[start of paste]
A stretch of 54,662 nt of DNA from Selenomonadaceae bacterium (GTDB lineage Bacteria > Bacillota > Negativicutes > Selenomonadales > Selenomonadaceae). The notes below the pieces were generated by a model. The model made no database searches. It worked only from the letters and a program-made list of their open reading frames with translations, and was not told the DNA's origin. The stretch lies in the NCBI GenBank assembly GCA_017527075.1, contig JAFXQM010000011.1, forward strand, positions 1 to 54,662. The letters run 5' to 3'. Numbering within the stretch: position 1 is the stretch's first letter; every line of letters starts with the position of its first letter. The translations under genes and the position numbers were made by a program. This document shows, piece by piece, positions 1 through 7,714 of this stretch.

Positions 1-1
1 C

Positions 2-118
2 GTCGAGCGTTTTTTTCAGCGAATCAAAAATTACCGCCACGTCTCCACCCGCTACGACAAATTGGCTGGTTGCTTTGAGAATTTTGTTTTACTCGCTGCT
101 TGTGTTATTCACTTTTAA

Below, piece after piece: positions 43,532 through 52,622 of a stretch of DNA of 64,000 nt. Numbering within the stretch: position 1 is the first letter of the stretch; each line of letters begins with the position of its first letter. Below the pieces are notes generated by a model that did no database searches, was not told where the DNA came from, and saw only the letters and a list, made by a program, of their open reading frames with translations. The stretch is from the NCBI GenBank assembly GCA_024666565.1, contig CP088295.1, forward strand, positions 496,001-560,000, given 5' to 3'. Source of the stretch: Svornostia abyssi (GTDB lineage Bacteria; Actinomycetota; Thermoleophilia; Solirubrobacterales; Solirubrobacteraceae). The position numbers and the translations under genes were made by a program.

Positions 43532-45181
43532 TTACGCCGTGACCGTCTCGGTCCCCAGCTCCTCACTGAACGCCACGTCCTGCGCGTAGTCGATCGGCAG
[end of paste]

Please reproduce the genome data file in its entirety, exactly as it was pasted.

A stretch of 54,662 nt of DNA from Selenomonadaceae bacterium (GTDB lineage Bacteria > Bacillota > Negativicutes > Selenomonadales > Selenomonadaceae). The notes below the pieces were generated by a model. The model made no database searches. It worked only from the letters and a program-made list of their open reading frames with translations, and was not told the DNA's origin. The stretch lies in the NCBI GenBank assembly GCA_017527075.1, contig JAFXQM010000011.1, forward strand, positions 1 to 54,662. The letters run 5' to 3'. Numbering within the stretch: position 1 is the stretch's first letter; every line of letters starts with the position of its first letter. The translations under genes and the position numbers were made by a program. This document shows, piece by piece, positions 1 through 7,714 of this stretch.

Positions 1-1
1 C

Positions 2-118
2 GTCGAGCGTTTTTTTCAGCGAATCAAAAATTACCGCCACGTCTCCACCCGCTACGACAAATTGGCTGGTTGCTTTGAGAATTTTGTTTTACTCGCTGCT
101 TGTGTTATTCACTTTTAA

Below, piece after piece: positions 43,532 through 52,622 of a stretch of DNA of 64,000 nt. Numbering within the stretch: position 1 is the first letter of the stretch; each line of letters begins with the position of its first letter. Below the pieces are notes generated by a model that did no database searches, was not told where the DNA came from, and saw only the letters and a list, made by a program, of their open reading frames with translations. The stretch is from the NCBI GenBank assembly GCA_024666565.1, contig CP088295.1, forward strand, positions 496,001-560,000, given 5' to 3'. Source of the stretch: Svornostia abyssi (GTDB lineage Bacteria; Actinomycetota; Thermoleophilia; Solirubrobacterales; Solirubrobacteraceae). The position numbers and the translations under genes were made by a program.

Positions 43532-45181
43532 TTACGCCGTGACCGTCTCGGTCCCCAGCTCCTCACTGAACGCCACGTCCTGCGCGTAGTCGATCGGCAG